Heat is what happens when you partner the designers of Flamme Rouge with the production quality of Days of Wonder – an auto racing game that zips along and was very enjoyable to play. My first play was a lot of fun… but now that I have 17 (yes, seventeen) plays under my belt (including racing the 1961 campaign solo and the 1962 campaign head-to-head against my son), I’ll declare Heat as one of the best racing games I’ve played. It’s easy to teach the base game – and then easy to add the extra elements (upgrades, weather, etc.) after that. Recommendation: use the Legends expansion to fill out the field to 6 cars regardless of the number of players… makes the race much more race-like!

Update: evidently, there was expansion playtesting done at a game convention in France recently - which makes me happy.

#4: Everdell

Based on the recommendations of others (esp. fellow OGer Chris Wray), I splurged on the Everdell Complete Collection without ever having played the game. It arrived in late October… and we’ve played it twelve times since. The new solo mode (Mistwood) works beautifully, the components are gorgeous, and the underlying gameplay is solid and enjoyable. Our favorite expansion is Spirecrest with New Leaf close behind. (Chris posted a week worth of Everdell reviews that are a great read if you’re interested.)

#3: Dice Realms

Yes, it’s expensive. Yes, it’s customizable dice – a genre that hasn’t always produced the most interesting of games.

But don’t let that stop you. This is a very quick and unbelievably cunning bit of game design with huge variability in set-up. I know that my Tom Lehmann fan status makes me more likely to enjoy this – but it is objectively a great design separate of that. Big props to Rio Grande for including the proper storage solution in the box for the multitude of tiny bits.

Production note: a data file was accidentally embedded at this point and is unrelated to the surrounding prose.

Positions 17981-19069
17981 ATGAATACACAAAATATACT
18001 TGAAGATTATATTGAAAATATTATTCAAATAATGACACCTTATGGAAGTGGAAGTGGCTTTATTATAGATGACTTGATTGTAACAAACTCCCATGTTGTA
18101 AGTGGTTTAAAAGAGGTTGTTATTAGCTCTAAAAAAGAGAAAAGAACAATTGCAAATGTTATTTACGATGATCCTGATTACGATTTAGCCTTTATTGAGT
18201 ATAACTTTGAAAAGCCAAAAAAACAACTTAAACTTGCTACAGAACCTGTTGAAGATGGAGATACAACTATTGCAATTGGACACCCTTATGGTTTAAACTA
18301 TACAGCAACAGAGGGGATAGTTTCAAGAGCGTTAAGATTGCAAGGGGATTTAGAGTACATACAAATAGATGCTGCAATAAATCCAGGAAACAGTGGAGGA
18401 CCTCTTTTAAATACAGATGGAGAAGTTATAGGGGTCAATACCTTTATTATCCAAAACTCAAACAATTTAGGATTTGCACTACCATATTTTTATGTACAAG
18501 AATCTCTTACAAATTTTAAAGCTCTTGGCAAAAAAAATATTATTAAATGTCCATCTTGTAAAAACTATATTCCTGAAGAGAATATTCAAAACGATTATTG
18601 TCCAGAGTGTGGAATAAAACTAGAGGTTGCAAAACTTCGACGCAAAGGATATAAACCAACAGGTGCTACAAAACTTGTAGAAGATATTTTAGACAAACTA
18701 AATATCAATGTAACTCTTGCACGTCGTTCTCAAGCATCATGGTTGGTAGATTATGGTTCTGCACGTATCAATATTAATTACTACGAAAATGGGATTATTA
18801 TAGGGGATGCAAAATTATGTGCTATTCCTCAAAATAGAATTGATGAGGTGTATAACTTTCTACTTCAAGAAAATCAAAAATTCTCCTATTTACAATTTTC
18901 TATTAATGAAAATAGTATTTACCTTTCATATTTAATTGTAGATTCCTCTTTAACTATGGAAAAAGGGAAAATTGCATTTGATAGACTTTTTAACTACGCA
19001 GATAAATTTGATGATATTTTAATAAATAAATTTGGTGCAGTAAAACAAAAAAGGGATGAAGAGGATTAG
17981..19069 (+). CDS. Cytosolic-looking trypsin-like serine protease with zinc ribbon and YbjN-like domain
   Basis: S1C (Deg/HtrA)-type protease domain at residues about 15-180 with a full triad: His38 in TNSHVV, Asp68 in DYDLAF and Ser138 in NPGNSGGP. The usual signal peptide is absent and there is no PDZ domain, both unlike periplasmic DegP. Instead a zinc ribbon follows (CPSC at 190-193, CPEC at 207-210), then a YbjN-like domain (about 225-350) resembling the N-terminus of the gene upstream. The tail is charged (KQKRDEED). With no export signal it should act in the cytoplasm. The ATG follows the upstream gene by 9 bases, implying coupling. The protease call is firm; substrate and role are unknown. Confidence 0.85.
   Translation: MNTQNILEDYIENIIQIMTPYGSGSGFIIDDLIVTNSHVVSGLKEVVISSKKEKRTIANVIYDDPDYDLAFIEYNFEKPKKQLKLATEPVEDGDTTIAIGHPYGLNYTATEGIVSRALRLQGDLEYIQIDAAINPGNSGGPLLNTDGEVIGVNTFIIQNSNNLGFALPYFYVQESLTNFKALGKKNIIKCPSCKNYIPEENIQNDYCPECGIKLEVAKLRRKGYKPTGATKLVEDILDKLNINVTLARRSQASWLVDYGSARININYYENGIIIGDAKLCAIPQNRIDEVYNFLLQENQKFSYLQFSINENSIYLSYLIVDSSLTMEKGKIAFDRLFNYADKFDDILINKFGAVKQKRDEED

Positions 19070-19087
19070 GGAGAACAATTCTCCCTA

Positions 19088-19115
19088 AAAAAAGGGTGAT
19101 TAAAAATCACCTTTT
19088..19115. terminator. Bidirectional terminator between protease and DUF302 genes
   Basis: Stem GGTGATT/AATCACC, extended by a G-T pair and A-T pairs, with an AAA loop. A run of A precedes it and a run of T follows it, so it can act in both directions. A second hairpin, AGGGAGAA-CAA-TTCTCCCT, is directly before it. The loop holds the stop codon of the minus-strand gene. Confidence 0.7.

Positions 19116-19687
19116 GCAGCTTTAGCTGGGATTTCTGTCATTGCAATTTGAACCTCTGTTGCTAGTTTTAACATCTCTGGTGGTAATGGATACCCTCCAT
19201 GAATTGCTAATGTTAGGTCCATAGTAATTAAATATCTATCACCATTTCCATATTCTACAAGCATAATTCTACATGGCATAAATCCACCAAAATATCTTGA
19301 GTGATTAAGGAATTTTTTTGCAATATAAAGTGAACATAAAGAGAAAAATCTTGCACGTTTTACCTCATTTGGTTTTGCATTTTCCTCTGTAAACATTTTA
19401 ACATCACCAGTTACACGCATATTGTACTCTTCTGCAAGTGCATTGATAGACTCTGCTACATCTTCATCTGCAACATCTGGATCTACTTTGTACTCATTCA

#2: Ark Nova

While Ark Nova has similarities to Terraforming Mars (i.e. buckets of cards, build your engine, resource management), it is very much its own entrancing creation. The solo game is absorbing and the multiplayer game (with 2-3 players) is great fun. (I’d avoid four players due to downtime.) The puzzle of how to build my zoo while building conservation initiatives tickles my brain.

#1: Return to Dark Tower

I managed to review Return to Dark Tower twice this year – the second one (linked here) is the more extensive of the two and includes our thoughts on Gritty mode, solo play, and even the competitive variant.

Flat out, this was the best game of 2022… we played it 21 times this year and I fully expect to get 20+ plays next year. It is an immersive cooperative experience that utilizes the amazing tower and the app to create a game that wouldn’t work the same without them. I cannot recommend it highly enough.

Five & Dime

I got curious – how many of my top new-to-me games were in my Five & Dime lists for 2022?

  • Return to Dark Tower 21
  • Dice Realms 16
  • Heat: Pedal to the Metal 16
  • 7 Wonders: Architects 15
  • Aquamarine 11
  • Ark Nova 11
  • Everdell 10
  • The Guild of Merchant Explorers 10
  • Challengers! 8
  • Batman: The Dark Knight Returns Board Game 7
  • For What Remains: Streets of Ruin 6